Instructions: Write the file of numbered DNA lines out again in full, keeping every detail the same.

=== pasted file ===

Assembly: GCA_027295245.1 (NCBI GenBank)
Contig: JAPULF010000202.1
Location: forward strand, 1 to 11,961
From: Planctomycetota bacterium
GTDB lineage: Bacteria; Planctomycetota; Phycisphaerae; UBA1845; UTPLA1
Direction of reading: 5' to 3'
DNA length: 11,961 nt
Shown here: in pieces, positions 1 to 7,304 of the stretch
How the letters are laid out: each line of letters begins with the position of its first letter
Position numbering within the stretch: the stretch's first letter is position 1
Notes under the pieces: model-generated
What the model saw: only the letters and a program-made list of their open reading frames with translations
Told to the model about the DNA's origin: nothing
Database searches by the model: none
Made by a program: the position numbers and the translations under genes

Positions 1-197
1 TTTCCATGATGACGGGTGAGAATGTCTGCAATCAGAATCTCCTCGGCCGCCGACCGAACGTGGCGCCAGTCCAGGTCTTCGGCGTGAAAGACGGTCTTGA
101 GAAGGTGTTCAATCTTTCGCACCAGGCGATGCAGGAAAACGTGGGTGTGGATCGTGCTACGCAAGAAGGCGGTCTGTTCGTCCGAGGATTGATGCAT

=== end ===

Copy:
Assembly: GCA_027295245.1 (NCBI GenBank)
Contig: JAPULF010000202.1
Location: forward strand, 1 to 11,961
From: Planctomycetota bacterium
GTDB lineage: Bacteria; Planctomycetota; Phycisphaerae; UBA1845; UTPLA1
Direction of reading: 5' to 3'
DNA length: 11,961 nt
Shown here: in pieces, positions 1 to 7,304 of the stretch
How the letters are laid out: each line of letters begins with the position of its first letter
Position numbering within the stretch: the stretch's first letter is position 1
Notes under the pieces: model-generated
What the model saw: only the letters and a program-made list of their open reading frames with translations
Told to the model about the DNA's origin: nothing
Database searches by the model: none
Made by a program: the position numbers and the translations under genes

Positions 1-197
1 TTTCCATGATGACGGGTGAGAATGTCTGCAATCAGAATCTCCTCGGCCGCCGACCGAACGTGGCGCCAGTCCAGGTCTTCGGCGTGAAAGACGGTCTTGA
101 GAAGGTGTTCAATCTTTCGCACCAGGCGATGCAGGAAAACGTGGGTGTGGATCGTGCTACGCAAGAAGGCGGTCTGTTCGTCCGAGGATTGATGCAT